Courtesy of david, from a post in Bella

    Very good. This seems an appropriate place to post my analysis of Project Brexit. I wrote it at the very end of last year. I wish I was wrong. I may well post it again somewhere in another six months, and keep doing so until we give the whole stupid idea up.
    Project Brexit
    I have spent much of the last forty years in the world of major project management. Largely in the oil and gas industry out of Aberdeen, but in other parts of the world as well and in other industries where projects get very big, such as nuclear power, defence and the largest of civil engineering jobs. My specific discipline – the software techniques used to understand and control these projects – is common across all of these industries, as are many, indeed most, of the theoretical frameworks we use to describe and manage these largest of jobs. I am flattered to be described as a “subject matter expert” by my clients in the oil and gas industry, however even SMEs have been quiet of late in the oil industry, and so I turned my attention to the largest project ever undertaken in Britain, Brexit.
    The important distinguishing feature of a project is that it stops. This is not manufacturing or running a shop. We make something, deliver it, and the job is over. Brexit is a project. But if we examine it that way without any consideration as to whether it is “right” or “wrong” to do, it is doomed to failure.
    In order for a project to be successful, there are some important ingredients. Brexit lacks all of them, except a “Project Must Finish By” date, the only information that we have. In March of 2019 the project finishes.
    Let me painfully go through just some of the missing ingredients:
    A scope of work. Famously, there isn’t one. It is as if a shipbuilding company had accepted a contract to deliver a ship in March 2019, but nobody knows what sort of ship. All we know is the launch date. This in itself makes the project to build the Holyrood parliament seem well founded in comparison.
    Budget. There isn’t one. This project will go ahead no matter what it costs.
    Contract Management. We have started this job without knowing what the terms and conditions are. Any of them. I cannot think of an analogy that expresses my horror at this strongly enough, other than to repeat it. We have started this job without knowing what the terms and conditions are. We are going to negotiate the T&Cs as we go along. How many times has that worked?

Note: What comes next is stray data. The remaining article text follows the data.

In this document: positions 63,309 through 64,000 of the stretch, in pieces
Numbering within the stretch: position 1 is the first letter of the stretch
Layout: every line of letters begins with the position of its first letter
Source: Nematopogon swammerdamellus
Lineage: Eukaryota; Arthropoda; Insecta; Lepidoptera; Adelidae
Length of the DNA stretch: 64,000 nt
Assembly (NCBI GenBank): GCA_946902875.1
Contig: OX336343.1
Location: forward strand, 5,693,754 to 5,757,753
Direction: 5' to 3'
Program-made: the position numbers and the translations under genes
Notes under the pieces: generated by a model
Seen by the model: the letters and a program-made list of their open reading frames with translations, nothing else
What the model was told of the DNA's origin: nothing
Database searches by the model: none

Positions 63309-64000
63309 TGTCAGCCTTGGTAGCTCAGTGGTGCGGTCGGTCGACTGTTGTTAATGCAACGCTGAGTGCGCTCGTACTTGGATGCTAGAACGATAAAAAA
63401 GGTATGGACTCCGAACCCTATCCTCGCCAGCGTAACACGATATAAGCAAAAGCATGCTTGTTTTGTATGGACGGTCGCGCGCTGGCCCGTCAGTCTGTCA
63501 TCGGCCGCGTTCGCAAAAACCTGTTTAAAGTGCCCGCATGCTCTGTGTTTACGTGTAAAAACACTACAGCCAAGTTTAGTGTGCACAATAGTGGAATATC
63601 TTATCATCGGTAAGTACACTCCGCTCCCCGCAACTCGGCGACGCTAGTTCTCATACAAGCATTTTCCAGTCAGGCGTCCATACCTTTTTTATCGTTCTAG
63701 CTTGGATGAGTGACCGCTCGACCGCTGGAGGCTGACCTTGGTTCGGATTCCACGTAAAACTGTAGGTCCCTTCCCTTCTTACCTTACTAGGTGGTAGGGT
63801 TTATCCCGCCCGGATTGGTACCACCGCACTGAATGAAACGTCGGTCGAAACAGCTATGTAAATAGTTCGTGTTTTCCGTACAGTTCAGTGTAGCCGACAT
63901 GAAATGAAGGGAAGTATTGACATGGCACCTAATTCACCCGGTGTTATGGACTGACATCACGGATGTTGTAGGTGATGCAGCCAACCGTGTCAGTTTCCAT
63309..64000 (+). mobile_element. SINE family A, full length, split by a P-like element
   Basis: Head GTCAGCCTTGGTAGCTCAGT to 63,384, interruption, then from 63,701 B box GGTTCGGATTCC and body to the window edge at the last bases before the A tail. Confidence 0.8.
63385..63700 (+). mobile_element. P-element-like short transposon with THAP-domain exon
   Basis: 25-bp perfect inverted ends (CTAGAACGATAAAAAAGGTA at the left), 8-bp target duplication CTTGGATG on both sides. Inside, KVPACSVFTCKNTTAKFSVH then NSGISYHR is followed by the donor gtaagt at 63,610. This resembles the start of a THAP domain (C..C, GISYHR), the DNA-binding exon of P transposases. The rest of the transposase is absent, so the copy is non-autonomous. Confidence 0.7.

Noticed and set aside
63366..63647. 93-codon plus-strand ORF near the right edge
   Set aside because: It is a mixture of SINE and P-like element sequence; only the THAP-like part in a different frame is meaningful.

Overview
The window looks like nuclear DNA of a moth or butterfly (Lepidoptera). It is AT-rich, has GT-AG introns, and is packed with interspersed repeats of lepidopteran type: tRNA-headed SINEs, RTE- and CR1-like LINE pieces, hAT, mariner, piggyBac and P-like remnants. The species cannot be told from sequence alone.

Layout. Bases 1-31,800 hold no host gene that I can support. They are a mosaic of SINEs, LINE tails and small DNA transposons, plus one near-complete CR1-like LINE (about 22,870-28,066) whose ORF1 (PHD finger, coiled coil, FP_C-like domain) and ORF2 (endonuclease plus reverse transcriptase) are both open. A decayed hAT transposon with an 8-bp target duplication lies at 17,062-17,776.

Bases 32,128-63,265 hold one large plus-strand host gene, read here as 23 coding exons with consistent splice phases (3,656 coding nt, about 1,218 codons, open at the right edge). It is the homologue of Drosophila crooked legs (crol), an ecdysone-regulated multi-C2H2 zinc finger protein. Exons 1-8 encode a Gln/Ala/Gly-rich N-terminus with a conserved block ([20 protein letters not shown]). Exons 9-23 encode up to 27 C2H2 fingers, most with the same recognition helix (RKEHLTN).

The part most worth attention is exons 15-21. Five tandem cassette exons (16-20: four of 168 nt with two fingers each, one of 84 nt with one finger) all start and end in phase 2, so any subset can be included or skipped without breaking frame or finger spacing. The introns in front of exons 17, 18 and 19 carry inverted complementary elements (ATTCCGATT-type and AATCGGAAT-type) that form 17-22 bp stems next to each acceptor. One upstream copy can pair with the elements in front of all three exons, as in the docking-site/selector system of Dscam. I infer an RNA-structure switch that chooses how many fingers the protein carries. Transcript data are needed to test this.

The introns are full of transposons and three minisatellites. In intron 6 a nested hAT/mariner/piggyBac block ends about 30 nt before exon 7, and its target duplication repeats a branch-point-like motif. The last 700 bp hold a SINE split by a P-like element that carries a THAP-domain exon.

Benefit analysis. If you believe £350m a week for the NHS, you will believe anything I suppose, but in fairness there was a benefit analysis available this June from the proponents of the project. I do not think I am being too partisan if I suggest it has not stood up to scrutiny. In essence – there isn’t one.
    Deliverables. All projects of this size have a list of deliverables, rather than a single event. The channel tunnel for example had operational parameters of availability, running costs, number of passengers, there will have been more I am sure. There are no quantified deliverables for Brexit. “less immigration” “more manufacturing jobs” are aspirations, not numbers. This inflates dramatically the impact of my next heading:
    Expectations. When we spend this much money on a project, there are expectations which have to be met. If, for example, our shipyard successfully builds two new ferries, but the service to users on the routes they are deployed on does not improve, then it is likely that the expectations of the users of the project will not be met and the project may not be deemed a success. What do people expect from this project? Everyone has been allowed to invent their own expectations. Madness must ensue. For some it is control of immigration, for some it is leaving the single market, for some “taking back control” whatever that means. One could argue that with no scope of work, no budget, no benefit study and no deliverables, expectation management is impossible. I do argue that. And that means we have no way to measure:
    Success. There is no way to measure this. The project must then fail.
    I could carry on for a few thousand words more about what is wrong/missing with this project. Can I see the risk register? I thought not.
    I am often called in to project control environments to help improve them. I certainly have plenty experience of projects that could have gone better. The simple truth I have observed is that success or failure is determined at or before the start, not the end of a project. Project success is a function of how ready we are to start the project. In more that forty years I have never seen a project less ready to start.
    At the risk of tautology, this is technically the worst project I have ever experienced, and I’ve been parachuted into some lulus. It is hardly started and we are at the Supreme Court already.
    All of the above just spells failure. Indeed I suspect Brexit cannot be done at all.
    All I can think of to make it better, is comfort eating.

    Liked by 2 people

    1. Thanks, Abu. Excellent. I don’t have this guy’s experience.

      But I know that projects do have to be managed within the parameters.

      And before you even start you have to know what your objectives are.

      Clearly, as he points out, the Brits have never run a project!

      Like

  7. Tris,

    I am taking this opportunity to wish all readers, particularly Muslim ones, a goo Eid Mubarak/Selamat Hari Raya Aidilfitri. For us, it will be tomorrow.

    I hope to send you the very much delayed guest posts soon. It had been a particularly busy Ramadan this year.

    Again, Eid Mubarak to all.

    ABU

    Liked by 2 people